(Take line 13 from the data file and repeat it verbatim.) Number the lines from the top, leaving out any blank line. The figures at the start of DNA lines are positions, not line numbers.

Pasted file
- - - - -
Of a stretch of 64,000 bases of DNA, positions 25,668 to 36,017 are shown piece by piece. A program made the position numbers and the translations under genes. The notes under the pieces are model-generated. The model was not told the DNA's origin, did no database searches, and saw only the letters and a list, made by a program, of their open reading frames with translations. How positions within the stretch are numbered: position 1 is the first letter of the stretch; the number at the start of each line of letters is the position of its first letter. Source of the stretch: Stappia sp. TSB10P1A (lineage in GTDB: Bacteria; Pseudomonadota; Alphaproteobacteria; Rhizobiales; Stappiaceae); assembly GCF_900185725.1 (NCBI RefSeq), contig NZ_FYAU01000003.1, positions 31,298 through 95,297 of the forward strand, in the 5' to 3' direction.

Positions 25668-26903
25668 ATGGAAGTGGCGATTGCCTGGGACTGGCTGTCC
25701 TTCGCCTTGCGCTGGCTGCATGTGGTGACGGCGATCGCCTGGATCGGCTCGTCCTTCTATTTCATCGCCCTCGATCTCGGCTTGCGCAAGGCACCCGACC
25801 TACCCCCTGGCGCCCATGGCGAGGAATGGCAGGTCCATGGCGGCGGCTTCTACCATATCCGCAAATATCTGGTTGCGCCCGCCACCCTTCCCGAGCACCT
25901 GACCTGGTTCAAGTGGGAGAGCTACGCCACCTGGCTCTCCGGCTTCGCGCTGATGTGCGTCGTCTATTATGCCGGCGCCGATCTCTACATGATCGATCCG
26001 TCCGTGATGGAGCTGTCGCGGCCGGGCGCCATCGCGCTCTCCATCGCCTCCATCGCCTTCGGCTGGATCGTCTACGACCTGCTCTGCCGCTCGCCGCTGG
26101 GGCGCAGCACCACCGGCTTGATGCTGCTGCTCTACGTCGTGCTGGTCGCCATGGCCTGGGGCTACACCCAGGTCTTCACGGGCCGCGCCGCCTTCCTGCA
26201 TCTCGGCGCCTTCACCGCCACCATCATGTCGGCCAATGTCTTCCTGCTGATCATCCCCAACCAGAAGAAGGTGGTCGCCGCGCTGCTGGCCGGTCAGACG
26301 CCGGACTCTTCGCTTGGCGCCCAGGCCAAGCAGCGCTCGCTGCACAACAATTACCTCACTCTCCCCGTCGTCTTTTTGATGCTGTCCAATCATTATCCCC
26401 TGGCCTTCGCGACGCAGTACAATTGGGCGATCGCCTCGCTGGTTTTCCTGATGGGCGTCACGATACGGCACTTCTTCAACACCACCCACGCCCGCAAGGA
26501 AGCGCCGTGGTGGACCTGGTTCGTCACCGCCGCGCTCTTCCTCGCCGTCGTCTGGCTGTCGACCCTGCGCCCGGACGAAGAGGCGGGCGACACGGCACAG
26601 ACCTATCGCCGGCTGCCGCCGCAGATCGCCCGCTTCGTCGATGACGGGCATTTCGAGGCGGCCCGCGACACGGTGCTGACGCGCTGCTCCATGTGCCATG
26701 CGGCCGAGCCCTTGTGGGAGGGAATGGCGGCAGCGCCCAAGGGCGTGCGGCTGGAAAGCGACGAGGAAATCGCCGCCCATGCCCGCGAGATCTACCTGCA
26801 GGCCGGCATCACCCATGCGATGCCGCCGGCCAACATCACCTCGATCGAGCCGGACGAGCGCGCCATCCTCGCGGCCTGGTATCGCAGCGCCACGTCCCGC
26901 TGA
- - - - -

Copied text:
26601 ACCTATCGCCGGCTGCCGCCGCAGATCGCCCGCTTCGTCGATGACGGGCATTTCGAGGCGGCCCGCGACACGGTGCTGACGCGCTGCTCCATGTGCCATG